“Replacement of saturated fat by carbohydrates, particularly refined carbohydrates and added sugars, increases levels of triglyceride and small LDL particles and reduces high-density lipoprotein, cholesterol, effects that are of particular concern in the context of the increased prevalence of obesity and insulin resistance.”[20]

Most people agree that highly processed low nutrient density carbohydrates are bad news as they will drive appetite and lead to obesity.

Low carb/keto context

In low carb circles, some people hear the ‘don’t fear the fat’ and ‘butter is back’ message a little too loud and get caught overdoing added dietary fat.

It’s not uncommon to see messages along the lines of “I’m keeping to the keto macros but still not losing weight” or “I’ve hit a stall” on LCHF forums and Facebook groups.


“Eat fat to satiety” is useful advice for people who are insulin resistant and starting out on a low carb approach to manage blood glucose levels.  Eating adequate fat while minimising processed carbohydrates will decrease insulin levels and allow body fat stores to be used for energy which will, in turn, lead to improved metabolic flexibility and better appetite regulation.

However, it’s still possible to over consume high-fat foods, particularly for people who have a history of struggling to control their appetite.   Weight loss involves some level of energy restriction, especially if you are approaching your “goal weight”.  The sad reality is that there is no magic macro nutrient or food (other than perhaps indigestible fibre) that you can eat in unlimited quantities and still lose weight.  The key is to find what how we can manage appetite while minimising the feeling of hunger.

The Godfather of the ketogenic diet Dr Steve Phinney points out that in weight loss a significant proportion of energy comes from our body fat.[21]

In the “adapt phase” of the ketogenic diet scenario shown below 75% of the person’s energy is from fat, however, most of this fat is actually coming from body fat.


One benefit of a low carbohydrate dietary approach to weight loss is the reduction in blood sugar spikes meaning that people are often less “hangry” with less processed carbs.  Smoothing out the blood glucose swings means that people often can more easily extend the period between meals without feeling compelled to snack.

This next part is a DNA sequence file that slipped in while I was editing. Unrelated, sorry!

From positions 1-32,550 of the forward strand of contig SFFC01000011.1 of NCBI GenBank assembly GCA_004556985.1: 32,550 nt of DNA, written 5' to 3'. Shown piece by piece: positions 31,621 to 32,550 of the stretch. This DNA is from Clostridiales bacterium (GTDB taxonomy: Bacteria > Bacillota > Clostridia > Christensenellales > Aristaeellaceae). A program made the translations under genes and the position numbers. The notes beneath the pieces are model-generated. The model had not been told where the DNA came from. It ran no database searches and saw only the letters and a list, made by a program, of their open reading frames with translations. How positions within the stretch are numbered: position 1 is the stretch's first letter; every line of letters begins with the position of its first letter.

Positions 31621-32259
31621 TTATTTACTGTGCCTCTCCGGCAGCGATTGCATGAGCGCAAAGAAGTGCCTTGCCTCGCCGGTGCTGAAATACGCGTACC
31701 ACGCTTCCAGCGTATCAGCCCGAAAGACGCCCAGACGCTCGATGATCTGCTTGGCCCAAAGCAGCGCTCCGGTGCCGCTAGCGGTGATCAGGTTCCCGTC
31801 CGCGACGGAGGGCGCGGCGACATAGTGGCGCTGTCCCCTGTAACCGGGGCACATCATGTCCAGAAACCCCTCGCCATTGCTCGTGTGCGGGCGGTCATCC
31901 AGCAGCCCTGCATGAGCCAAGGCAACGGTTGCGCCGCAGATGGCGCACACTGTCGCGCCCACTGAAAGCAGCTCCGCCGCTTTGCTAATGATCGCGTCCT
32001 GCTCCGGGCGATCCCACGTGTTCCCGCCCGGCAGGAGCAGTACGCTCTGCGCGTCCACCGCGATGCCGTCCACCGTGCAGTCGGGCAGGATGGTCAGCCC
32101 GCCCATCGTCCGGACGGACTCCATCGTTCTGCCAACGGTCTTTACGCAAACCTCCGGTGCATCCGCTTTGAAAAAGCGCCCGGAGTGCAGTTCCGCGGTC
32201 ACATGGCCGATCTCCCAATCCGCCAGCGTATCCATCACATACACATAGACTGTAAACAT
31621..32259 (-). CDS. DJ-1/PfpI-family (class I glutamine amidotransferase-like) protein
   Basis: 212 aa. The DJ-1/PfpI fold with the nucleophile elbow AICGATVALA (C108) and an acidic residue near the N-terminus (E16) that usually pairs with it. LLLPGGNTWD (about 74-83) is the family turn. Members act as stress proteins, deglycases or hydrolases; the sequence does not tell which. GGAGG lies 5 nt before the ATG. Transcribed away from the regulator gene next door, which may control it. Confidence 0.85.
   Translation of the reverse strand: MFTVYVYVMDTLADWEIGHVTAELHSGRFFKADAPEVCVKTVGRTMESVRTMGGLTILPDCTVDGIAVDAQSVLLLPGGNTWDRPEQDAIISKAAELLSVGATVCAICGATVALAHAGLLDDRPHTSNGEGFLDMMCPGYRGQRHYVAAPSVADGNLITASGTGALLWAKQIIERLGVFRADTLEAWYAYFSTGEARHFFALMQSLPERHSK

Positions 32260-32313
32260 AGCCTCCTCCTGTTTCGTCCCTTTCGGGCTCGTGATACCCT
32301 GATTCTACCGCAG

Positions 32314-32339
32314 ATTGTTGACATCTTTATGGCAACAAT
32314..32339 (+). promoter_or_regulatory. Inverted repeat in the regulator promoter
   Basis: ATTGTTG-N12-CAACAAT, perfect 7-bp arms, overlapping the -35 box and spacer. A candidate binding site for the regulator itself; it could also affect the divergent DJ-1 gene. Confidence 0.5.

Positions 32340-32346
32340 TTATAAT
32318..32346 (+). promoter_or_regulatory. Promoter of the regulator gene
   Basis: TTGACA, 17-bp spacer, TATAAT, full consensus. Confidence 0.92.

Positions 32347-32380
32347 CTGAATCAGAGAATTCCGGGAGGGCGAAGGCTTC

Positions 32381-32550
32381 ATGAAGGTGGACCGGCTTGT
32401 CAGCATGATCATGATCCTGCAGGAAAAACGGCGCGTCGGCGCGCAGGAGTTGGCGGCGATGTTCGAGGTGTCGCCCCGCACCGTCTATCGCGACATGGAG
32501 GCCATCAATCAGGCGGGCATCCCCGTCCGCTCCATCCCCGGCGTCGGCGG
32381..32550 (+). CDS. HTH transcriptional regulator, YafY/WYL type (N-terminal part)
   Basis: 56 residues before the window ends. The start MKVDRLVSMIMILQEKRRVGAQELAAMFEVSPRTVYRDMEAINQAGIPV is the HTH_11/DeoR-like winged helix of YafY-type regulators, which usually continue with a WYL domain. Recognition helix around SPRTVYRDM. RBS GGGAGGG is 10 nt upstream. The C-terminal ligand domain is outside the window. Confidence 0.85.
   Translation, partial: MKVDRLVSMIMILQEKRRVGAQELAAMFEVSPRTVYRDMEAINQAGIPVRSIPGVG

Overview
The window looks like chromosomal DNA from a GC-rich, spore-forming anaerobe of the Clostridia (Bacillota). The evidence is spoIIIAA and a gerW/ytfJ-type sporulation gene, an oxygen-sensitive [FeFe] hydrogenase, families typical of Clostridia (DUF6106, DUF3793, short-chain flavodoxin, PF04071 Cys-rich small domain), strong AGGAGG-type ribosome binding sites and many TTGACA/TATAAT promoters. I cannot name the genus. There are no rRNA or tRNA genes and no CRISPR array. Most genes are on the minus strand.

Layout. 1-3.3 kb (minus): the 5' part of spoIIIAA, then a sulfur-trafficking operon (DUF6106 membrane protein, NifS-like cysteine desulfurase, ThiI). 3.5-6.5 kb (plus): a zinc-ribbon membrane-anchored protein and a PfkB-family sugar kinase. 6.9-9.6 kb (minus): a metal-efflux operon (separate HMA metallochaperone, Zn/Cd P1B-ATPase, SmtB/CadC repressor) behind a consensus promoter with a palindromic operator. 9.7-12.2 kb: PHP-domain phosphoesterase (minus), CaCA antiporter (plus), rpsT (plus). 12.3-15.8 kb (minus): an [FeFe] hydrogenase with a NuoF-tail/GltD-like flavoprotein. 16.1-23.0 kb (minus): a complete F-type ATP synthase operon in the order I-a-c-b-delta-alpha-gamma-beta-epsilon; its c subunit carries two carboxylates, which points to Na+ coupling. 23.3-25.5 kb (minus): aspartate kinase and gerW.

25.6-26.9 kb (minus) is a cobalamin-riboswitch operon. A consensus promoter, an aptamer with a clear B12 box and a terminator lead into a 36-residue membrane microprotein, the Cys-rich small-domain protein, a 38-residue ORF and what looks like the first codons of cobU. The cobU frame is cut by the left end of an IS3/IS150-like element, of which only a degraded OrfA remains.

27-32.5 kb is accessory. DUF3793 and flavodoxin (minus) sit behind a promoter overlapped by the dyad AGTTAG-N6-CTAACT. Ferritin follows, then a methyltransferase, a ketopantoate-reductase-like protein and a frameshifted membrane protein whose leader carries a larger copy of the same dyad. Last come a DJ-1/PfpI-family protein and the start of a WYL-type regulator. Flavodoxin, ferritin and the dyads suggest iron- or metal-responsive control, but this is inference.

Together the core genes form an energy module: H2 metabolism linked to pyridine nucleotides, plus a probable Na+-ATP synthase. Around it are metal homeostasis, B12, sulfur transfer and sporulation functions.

Some people hear the message that having high blood ketones means that the body is burning fat, and so they load up on dietary fat to attain high ketones.


In the video below Dr Eric Westman points out that on his ADAPT program

“very high calorie foods and drinks like cheese and cream are limited so your body will draw on its own store of fat energy”.

Energy density and satiety

One of the most interesting pieces of research into the area of satiation is a 1995 paper by Susanne Holt, Jennie Brand-Miller and Peter Petocz, “A satiety index of common foods”.[22]  (Incidentally, this is the same team that did the original research into the insulin index a couple of years later.[23])   This research indicates that how much we eat at subsequent meals tends to be influenced by how much our stomach stretches, not just the calorie content of our food.

The chart below shows‘s analysis of the data from the 1995 paper which they have used to develop their Fullness Factor[24] parameter which is associated with energy density (i.e. calories per 100g), protein content and fibre.  Fat appears to be negatively correlated with satiety.


As we can see from the ‘building a better nutrient density index’ article, ranking foods by nutrient density per calorie gives us very high levels of fibre and protein, so we only need to add energy density to the system to improve satiety.

Another step on the journey towards health

Does this mean that everyone looking to lose weight or normalise their blood glucose should adopt a low energy density approach?

Not necessarily.  Context matters.

Chris Gardner’s recent pilot study provides some useful guidance as to which approach might be best for a particular person.[25]


The chart below summarises the results of this study indicating that:

  • everyone does better with nutrient dense whole foods;
  • people who are insulin resistant do better on a reduced carbohydrate approach; while
  • people who are insulin sensitive do better on a low-fat, low energy density


It’s debatable where this cut over between insulin resistant and insulin sensitive lies, but the take home message seems to be that if you are achieving normal blood glucose levels then increasing your non-starchy veggies in exchange for added fat might be a good idea if you want to keep losing weight.